Unstoppable Review

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A train yard mishap leaves a giant locomotive unmanned and gathering terrifying momentum. When all else fails, it is down to old-time driver Frank Barnes (Washington) and his greenhorn conductor Will Colson (Pine) to mount a seemingly impossible rescue be


Tony Scott's new film is inspired by real events, but don't let that put you off. This is a film about a runaway train shot with a battalion of runaway cameras, in a haze of what Scott might consider turbo-charged vérité. Rail depots have never looked so macho, a chic and muscular Marlboro Man backdrop shimmering in absurdly perfect winterlight. Sure, there's rumours of truth beneath the clanking metal of high concept - a train with no driver, a payload of toxic chemicals, and a brakeless hurtle into populated regions of lower Pennsylvania - but Scott the younger has pursued every microsecond of big-boned movieness from the proposition. In other words, he sends Denzel Washington and Captain Kirk in hot pursuit.

It is required (by the intransigent laws of movie tradition) they be a mismatched pair, each hiding a flaw to offer the ghost of sub-plots to a singular mission. Widowed train-Yoda Washington is being sidelined, too old to cut it; petulant conductor Kirk has a marriage on the rocks. Mutual distrust will give way to stick-it-to-the-system defiance, Bruce Springsteen lyrics in thick grins and checked shirts. From the opening scenes of weary men setting out for work, the film feels in sure hands. Their chemistry is so much better than formula patter, bristling with Washington's grandiloquent laughter, Pine's brittle veneer, and the script's garrulous mix of grainy rail-speak and hearty man-to-mans on age, marriage, and having your daughters do shifts at Hooters.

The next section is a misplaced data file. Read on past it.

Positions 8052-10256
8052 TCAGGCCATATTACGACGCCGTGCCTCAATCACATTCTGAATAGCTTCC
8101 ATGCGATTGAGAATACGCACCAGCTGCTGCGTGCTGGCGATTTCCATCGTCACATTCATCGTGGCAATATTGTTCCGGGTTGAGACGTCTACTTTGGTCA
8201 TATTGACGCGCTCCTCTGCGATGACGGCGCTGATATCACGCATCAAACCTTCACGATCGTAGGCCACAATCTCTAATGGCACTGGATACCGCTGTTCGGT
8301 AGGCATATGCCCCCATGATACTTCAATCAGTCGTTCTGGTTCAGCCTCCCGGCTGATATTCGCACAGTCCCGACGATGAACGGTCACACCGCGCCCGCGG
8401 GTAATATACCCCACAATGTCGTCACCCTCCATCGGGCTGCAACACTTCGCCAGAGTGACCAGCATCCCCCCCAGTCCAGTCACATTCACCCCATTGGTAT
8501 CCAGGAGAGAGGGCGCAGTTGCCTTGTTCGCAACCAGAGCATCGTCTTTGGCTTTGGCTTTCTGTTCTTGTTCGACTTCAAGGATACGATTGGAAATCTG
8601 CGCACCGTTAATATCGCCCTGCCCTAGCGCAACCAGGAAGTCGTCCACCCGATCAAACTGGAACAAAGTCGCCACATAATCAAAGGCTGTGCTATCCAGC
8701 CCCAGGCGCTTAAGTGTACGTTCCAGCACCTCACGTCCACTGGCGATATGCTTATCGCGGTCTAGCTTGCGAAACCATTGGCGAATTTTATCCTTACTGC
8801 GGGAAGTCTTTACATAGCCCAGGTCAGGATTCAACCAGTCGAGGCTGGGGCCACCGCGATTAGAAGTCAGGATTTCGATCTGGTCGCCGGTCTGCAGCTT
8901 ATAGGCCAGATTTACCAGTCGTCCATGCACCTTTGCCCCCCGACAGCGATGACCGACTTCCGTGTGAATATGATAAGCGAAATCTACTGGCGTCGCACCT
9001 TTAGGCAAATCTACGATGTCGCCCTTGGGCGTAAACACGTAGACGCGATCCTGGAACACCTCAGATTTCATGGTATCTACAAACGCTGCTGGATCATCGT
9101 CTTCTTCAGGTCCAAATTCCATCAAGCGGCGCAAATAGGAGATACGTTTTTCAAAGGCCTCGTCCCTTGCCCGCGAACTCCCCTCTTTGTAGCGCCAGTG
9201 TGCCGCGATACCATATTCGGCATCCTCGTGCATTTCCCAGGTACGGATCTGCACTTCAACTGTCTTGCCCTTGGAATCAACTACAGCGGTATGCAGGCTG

Make no mistake, it is a disaster movie literally running on tracks. There's nowhere else to go but down that line and none of Speed's cocktail shaker of romance, thriller and disaster movie parody. Even if hot-controller Rosario Dawson frets into her mic, taking flak from her superiors who just want to save the share-price. Led by Kevin Dunn's purse-lipped suit, the bosses launch their own bound-to-fail rescue attempts, leaving it to our boys, gruff with heroism, to charge down the loco-loco in their own engine, hook it up and apply the brakes in a blizzard of heavenly sparks. Whatever CG glue has been used to trick the impossible, the film has a defiantly real-world presence.

What is it about trains and movies that fits so well? You could greet this as a heavy metal reboot of The General, a coal-country Western where the frontier spirit can yet out-flank the cocky technobrats. As Scott weaves in Fox Network updates as a Greek chorus of crisis-babble, actual events play as a hymn to hard-won experience. The Top Gun veteran, who possibly views himself as an old-timer fending off a new breed of flash-Harry, still has a sublime gift for serenading the brute hulk of American machines. Old school can still win the day.

Some days a runaway train movie just hits the spot.